When a Guardian reporter probed how public agencies respond to citizens reporting a crime, a St. Petersburg Police Department (SPPD) employee erroneously told the reporter that you have to live in the city in order to report a crime committed in the city. Hear the audio below.
The call was made shortly before 10 A.M. on May 23rd. The operator answered a call about an alleged misdemeanor, and asked the caller “where are you located?” The reporter said “I’m not sure that matters”, and also asked “why does that matter?”
After a long pause, the operator said “you’re the complainant, for us to make an investigation, you need to live within the city limits of St. Petersburg”. This erroneous claim is contrary to widely accepted law enforcement practices, and also contrary to SPPD policy.
The key portion of the audio can be heard by clicking here. It was obtained through a public records request, which SPPD filled promptly and at no cost.
Yolanda Fernandez, Community Affairs Manager at SPPD, said ” we apologize for the operator’s mistake”. Fernandez explained that the operator is “new civilian employee who is half-way through her training. In fact, the long pauses during the call are due to the supervisor seated next to her and helping her through the call.”
However, SPPD’s response to this call may also be an indication of a deeper problem, namely that SPPD doesn’t want people to file police reports. Suppressing crime reporting would keep the rate of reported crime down, while the actual crime rate is much higher, and perhaps even increasing without any official knowledge of it.
Because the operator is a trainee, the Guardian is withholding her name from publication. However, if it were true that you had to reside in the city in order to report a crime committed there, tourists and non-residents might have reasons for concern.
We asked David Downing, Executive Director of the county’s taxpayer-funded tourist bureau (the “Convention & Visitor’s Bureau), whether the erroneous information given to the caller causes his agency any concern. We received no response.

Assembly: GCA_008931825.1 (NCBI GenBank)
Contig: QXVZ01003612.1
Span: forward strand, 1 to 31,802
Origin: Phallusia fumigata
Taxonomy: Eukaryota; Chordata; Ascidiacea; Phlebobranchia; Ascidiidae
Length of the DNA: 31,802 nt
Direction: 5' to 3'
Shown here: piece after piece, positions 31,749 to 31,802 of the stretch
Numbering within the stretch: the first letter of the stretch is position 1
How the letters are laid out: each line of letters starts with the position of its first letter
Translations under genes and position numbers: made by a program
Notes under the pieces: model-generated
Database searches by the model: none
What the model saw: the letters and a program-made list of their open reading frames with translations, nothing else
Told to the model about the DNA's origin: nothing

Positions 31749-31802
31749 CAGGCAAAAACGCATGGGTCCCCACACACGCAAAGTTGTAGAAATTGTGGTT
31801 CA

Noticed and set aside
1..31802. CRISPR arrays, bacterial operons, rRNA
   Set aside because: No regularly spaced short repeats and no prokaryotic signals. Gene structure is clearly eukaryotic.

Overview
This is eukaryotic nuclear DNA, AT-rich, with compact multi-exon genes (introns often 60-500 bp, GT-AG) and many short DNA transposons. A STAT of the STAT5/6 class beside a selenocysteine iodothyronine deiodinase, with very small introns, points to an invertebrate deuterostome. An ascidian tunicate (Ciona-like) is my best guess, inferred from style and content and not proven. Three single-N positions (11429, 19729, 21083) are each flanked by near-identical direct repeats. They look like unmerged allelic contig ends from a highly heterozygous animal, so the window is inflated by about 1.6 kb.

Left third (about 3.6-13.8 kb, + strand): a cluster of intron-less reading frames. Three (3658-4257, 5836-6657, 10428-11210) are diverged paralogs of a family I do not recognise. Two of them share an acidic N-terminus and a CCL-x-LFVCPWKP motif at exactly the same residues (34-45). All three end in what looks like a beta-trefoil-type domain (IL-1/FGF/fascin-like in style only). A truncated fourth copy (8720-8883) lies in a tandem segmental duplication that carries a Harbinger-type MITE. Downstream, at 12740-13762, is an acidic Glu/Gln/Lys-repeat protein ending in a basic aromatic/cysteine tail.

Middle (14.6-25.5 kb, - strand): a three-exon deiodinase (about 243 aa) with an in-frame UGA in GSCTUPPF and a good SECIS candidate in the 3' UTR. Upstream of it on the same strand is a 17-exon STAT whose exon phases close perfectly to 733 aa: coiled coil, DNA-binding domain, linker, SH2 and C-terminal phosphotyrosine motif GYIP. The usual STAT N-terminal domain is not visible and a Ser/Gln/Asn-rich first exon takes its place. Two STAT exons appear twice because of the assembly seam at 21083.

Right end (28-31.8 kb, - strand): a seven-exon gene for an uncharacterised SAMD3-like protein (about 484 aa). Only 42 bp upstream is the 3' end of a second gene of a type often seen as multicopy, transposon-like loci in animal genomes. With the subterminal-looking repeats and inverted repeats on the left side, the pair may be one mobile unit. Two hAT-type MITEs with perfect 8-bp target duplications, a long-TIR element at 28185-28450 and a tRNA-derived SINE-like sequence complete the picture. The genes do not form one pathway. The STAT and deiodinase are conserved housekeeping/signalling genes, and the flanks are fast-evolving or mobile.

An audit of the Atlanta Police Department published in 2004 found “deliberate efforts to improve the city’s image for tourism, possibly including the Summer Olympics in 1996.” Like Atlanta, St. Petersburg and Pinellas County as a whole rely on tourism to fuel its economy.
Tom McKeon, a retired 20-year veteran of the Philadelphia PD, does not believe SPPD falsifies crime statistics. “If they wanted to make the crime statistics look better than they really are, they would reduce the classification of the crime. For example, a burglary goes down in the books as petit theft or lost property”.
McKeon stressed that he’s not saying that SPPD or any local law enforcement agency do that kind of “crime reduction”, only that it’s known to have been done around the country for the purpose of falsifying official crime statistics.
We shared the nature of the alleged misdemeanor with McKeon, and he said those kinds of misdemeanors are usually not prosecuted. McKeon suggested that the office of Bernie McCabe, State Attorney for Pinellas and Pasco, could explain what crimes they actually do prosecute.
“If a civilian employee of the PD gives you information that you believe is incorrect, then ask to speak to a police officer,” Mc Keon said. “What is perceived by the public as a common and obvious crime is not necessarily something the police will investigate”.
Discouraging crime reporting, even inadvertently, could lead to vigilantism, as a citizen might conclude that they need to take matters into their own hands because no help will be forthcoming from law enforcement.
As always, the Guardian reports and the readers decide.